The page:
Jury Duty, Day Two: On Museums and Balloon Head

Jury Duty, Day Two: On Museums and Balloon Head

I left jury duty at 5pm yesterday feeling like I was coming down with something. My throat was sore, my head had that balloon-y feeling, and I felt dizzy. I went right home, took care of the dogs and a few chores, and went to bed. Sure enough, I woke up at 3am so uncomfortable that I couldn’t sleep, my symptoms launched into full-blown misery. On a normal day I would have stayed home in bed, but with being on jury duty and in the middle of a case, I felt like I needed to go no matter what.

Sitting in the jury box listening to testimony was not fun- being still was impossible, and I was sucking down throat lozenges like they were going out of style. Without Ghostbuster Man there to provide entertainment, it felt like the clock was moving backward instead of forward during the painstakingly tedious testimony. When the judge finally let us break for lunch during a lull in the testimony, I knew just what my spirit needed, and it was just around the corner.

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I have always loved the Birmingham Museum of Art. To me, it is the major perk of jury duty- having a small window of time to eat a good lunch at Oscar’s, the museum restaurant, followed by a quick walk through the exhibits- all just around the corner from the courthouse. Ever the introvert, I stole away on my own, enjoying the special of the day- grilled swordfish, kale, and stone ground grits. It was absolutely wonderful to sit and quietly read as I ate. I may or may not have had dessert….jury duty does cause a lot of pain and suffering, you know.

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I am always drawn to the Italian section of the museum, starting with the 14th century and working my way up. Something about the feeling of timelessness in those rooms filled with art, the history, calls to me. I am particularly drawn to the statuary, and could study it for hours. To think of the artist starting with a block of marble, or stone, or some other material, and turning into an exquisite thing of beauty is fascinating to me. I was alone on my little expedition for the most part, just the way I wanted it. I felt as if I could absorb and feel the electricity of each piece, silent sentries, waiting for people to walk through and appreciate them. I will go back tomorrow, too. Such a welcome respite in the middle of a long day.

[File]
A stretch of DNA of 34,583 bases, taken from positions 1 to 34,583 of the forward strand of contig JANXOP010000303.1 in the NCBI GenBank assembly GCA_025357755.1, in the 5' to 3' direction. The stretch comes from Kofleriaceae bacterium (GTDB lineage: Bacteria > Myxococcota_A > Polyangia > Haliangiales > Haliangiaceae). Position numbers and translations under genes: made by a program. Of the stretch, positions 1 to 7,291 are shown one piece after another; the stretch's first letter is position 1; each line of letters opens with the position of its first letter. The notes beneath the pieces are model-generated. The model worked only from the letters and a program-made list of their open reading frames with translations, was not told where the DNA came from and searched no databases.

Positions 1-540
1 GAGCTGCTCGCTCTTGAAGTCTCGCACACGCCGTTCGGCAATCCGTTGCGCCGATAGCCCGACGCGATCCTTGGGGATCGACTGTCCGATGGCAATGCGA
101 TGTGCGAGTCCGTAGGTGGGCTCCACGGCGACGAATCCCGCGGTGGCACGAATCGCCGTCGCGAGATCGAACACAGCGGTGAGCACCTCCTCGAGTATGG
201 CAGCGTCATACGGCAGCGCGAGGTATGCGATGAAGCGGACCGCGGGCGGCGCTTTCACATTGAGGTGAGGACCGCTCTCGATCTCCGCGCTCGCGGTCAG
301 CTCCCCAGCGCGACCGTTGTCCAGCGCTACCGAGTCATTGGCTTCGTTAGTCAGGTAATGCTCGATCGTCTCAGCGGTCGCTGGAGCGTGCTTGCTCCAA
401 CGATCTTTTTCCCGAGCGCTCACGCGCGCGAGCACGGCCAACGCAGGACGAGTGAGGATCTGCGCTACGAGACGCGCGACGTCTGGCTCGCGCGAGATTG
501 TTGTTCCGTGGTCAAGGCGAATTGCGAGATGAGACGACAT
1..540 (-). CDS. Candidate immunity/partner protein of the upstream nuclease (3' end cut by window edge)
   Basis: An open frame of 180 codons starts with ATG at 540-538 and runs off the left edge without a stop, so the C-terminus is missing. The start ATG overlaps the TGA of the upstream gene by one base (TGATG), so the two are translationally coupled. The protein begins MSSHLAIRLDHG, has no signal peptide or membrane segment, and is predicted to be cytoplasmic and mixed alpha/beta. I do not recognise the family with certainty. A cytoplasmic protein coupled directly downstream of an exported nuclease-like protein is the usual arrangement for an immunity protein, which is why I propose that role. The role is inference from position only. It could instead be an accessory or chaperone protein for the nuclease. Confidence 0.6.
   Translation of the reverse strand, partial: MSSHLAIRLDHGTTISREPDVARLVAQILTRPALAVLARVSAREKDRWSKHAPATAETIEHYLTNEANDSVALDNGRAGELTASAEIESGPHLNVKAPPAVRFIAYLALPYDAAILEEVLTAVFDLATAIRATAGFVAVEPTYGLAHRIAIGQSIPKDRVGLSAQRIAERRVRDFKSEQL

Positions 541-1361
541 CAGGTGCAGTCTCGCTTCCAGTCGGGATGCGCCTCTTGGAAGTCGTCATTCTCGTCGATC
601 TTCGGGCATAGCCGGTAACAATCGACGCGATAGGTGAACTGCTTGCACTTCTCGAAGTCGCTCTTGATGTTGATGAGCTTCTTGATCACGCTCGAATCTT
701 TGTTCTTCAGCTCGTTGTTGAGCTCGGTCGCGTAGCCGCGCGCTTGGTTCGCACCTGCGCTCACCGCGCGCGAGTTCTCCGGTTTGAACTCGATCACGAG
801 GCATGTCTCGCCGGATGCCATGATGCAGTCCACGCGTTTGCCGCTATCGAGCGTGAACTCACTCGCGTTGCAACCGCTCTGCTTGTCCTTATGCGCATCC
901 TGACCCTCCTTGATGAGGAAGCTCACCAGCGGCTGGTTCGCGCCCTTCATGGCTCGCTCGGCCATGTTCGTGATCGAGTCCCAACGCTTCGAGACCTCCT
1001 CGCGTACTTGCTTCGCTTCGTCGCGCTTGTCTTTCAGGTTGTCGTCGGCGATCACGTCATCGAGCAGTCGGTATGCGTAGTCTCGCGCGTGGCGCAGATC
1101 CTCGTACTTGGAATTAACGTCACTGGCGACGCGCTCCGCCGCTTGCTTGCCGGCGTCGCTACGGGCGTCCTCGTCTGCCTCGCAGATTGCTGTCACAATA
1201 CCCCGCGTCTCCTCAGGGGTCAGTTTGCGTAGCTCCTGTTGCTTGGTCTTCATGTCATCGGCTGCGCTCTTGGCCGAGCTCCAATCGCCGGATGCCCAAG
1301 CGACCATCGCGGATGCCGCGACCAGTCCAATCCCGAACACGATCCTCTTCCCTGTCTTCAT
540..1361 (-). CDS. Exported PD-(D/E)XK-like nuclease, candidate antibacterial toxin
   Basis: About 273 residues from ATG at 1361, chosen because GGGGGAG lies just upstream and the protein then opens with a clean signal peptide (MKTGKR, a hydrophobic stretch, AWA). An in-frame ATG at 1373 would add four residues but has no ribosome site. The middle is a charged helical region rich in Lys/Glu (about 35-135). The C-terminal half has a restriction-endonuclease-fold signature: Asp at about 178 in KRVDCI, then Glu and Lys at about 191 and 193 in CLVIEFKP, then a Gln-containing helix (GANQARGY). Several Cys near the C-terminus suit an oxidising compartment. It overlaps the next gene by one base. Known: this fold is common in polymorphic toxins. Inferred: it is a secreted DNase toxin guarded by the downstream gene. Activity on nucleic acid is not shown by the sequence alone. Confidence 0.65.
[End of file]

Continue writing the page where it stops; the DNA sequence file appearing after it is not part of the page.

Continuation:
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I am reminded again of how fortunate we are in Birmingham to have such a thriving cultural scene- one of the top regional symphony orchestras around, two opera companies, two ballet companies, lots of live theater, a very active jazz scene, and the active music, theater, and art programs at UAB- all a huge reason I took the job at UAB. Our city has its issues, but many of our citizens recognize the importance of the arts in making a city- and its citizens- great.

I went back to the courtroom feeling revitalized, though still wobbly from the effects of my head cold. I so look forward to being able to write about the case when it closes…which will hopefully be tomorrow. I am all about doing my civic duty, but I’m missing my students and getting very behind at school. Time to finish things up and get back to the work of teaching. But before then, at least one more day of being a part of the justice system, and one more day of visiting Italy again through its art. Not the same as being in Florence or Rome, but it is quite a wonderful bandaid on my wanderlust.

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